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The EU’s Problems

di - 17 Gennaio 2013
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The soft euro would promptly float down against the hard euro. That would quickly reduce real wages in the heavily indebted countries and restore competitiveness. These countries would commit to the needed market reforms and, if they chose, they could adopt the fiscal restraints that Germany demands. After adopting these changes, they could rejoin the hard euro. The soft euro would end. Countries would either rejoin the hard euro or, if they chose, reintroduce a national currency.

Devaluation is a familiar response from the past in each of these countries. It avoids the long delay and political difficulty of reducing real wages. And it restores growth. Market reforms and fiscal responsibility increase the probability that growth will be sustained.


There are no free lunches. I see several big problems, if some form of my proposal were adopted. First, it would greatly reduce the real value of the debts owned by foreigners. Many French and German banks would take large losses. Some would be insolvent. I believe that is a main reason that devaluing to restore competitiveness is rarely mentioned in policy discussions.

To prevent the banking problem from starting a new crisis, the German and French governments should offer a loan package for their banks. Banks would be told to raise half the addition to their capital in the market. Governments would agree to lend the other half at concessional interest rates. To increase bankers’ incentives, the banks would be told that if they failed to obtain capital in the market, they would be considered insolvent and taken over by the authorities.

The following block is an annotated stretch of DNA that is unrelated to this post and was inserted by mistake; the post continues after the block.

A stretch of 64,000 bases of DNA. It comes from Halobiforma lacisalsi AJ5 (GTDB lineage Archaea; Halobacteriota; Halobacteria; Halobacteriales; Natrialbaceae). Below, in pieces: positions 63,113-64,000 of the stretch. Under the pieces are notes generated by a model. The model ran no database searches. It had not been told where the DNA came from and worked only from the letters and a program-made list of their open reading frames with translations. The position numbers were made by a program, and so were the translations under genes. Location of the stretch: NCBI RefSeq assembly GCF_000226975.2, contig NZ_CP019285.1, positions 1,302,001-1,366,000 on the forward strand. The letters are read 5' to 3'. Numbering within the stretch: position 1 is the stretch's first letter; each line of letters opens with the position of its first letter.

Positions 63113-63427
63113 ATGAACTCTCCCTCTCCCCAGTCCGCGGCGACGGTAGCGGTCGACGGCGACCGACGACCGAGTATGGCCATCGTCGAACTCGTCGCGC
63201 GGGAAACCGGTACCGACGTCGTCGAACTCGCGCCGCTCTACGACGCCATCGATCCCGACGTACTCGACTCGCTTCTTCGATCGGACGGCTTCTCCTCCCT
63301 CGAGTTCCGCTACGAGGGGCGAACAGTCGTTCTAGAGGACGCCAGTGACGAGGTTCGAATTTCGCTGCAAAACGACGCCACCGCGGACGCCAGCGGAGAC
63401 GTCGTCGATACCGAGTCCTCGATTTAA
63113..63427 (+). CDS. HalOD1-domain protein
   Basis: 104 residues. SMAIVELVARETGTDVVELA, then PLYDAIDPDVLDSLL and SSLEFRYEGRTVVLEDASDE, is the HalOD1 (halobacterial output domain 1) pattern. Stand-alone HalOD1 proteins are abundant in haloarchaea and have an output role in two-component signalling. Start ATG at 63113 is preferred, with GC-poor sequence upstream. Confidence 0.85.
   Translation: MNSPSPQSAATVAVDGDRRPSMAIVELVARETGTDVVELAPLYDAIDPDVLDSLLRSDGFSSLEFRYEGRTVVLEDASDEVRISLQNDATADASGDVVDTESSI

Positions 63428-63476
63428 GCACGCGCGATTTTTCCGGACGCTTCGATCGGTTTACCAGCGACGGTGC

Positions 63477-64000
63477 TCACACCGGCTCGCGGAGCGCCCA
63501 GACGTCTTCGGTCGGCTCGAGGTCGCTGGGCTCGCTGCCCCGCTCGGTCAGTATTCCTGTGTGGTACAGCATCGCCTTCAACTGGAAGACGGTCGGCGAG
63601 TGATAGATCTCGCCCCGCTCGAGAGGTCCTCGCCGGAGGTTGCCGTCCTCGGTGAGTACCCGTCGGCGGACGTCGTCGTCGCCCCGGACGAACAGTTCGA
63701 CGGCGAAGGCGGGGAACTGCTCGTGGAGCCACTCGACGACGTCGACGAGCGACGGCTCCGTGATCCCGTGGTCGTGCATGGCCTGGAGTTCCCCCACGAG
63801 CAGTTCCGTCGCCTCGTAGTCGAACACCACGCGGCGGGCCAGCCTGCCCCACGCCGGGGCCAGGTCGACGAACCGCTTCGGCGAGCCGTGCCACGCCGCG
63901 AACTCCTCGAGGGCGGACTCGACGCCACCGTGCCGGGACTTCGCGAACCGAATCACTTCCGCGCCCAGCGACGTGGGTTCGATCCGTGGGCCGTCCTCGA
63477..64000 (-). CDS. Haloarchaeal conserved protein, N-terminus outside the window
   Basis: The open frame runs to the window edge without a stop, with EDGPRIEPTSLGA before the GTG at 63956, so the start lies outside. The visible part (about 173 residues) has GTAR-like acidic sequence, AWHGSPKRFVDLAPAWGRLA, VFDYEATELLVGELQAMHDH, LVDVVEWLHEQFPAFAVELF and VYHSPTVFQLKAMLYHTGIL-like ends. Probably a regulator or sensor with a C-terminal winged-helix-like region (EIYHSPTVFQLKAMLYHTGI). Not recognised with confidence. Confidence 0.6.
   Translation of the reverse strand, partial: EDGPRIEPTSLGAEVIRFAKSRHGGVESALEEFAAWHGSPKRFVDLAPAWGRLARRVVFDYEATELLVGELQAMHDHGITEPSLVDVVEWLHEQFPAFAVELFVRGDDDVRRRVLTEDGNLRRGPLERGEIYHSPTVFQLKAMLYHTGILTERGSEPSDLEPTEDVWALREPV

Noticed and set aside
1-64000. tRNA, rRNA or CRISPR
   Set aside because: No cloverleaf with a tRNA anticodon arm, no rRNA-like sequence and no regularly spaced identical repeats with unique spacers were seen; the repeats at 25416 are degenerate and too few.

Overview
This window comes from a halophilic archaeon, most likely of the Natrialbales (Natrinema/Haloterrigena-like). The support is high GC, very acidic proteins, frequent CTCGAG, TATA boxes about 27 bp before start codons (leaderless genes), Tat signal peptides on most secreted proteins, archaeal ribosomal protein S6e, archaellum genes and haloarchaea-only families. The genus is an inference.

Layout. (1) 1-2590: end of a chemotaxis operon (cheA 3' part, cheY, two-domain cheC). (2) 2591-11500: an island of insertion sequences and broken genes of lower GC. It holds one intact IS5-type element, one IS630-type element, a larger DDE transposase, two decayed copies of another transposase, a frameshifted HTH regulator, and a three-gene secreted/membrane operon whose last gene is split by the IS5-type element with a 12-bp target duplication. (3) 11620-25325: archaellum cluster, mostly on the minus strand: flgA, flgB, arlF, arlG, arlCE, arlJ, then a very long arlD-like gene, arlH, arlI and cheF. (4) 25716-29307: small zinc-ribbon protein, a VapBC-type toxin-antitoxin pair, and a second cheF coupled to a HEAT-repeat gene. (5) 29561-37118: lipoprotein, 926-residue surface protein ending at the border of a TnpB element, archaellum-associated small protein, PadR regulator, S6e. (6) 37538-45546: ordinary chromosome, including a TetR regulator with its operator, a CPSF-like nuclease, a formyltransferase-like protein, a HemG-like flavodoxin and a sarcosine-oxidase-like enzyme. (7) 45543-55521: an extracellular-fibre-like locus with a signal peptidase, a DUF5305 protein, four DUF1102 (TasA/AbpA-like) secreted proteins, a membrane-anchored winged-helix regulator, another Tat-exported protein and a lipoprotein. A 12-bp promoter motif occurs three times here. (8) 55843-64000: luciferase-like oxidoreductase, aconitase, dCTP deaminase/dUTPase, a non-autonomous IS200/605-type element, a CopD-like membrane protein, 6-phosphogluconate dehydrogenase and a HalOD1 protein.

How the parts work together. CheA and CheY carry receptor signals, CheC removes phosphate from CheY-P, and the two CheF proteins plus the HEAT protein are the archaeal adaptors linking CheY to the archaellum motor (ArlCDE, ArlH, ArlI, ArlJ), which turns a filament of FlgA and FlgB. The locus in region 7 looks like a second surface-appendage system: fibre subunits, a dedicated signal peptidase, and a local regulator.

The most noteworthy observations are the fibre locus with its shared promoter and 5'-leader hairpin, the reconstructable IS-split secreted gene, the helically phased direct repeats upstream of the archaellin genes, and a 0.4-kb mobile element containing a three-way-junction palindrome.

A second, big problem is to prevent a run on bank deposits when the split euro is announced. Temporary exchange controls would be needed in the devaluing countries. The ECB should announce its commitment to a lender of last resort policy. No one that offers acceptable collateral would be denied euros.

Third, I have not proposed any bailouts or debt reductions. That puts the proposal far down on the bankers’ list of things to do. They want to be bailed out, so they would likely dismiss anything that doesn’t do that.

Fourth, devaluations are often followed by inflations when the devaluing country allows prices to rise following devaluation. The central bank for the soft euro, not the individual countries, would have to prevent the inflation. If it failed, devaluation would not have a lasting benefit.

Is my proposal ideal? No, fixed exchange rates, bank insolvency, and exchange controls are far from ideal. I don’t think that’s the right question. Would it move the EU countries from prolonged recession toward renewed growth? Yes. Would it strengthen the euro system? Again, yes. Would it end the political wrangling over who pays and who benefits? I hope so.

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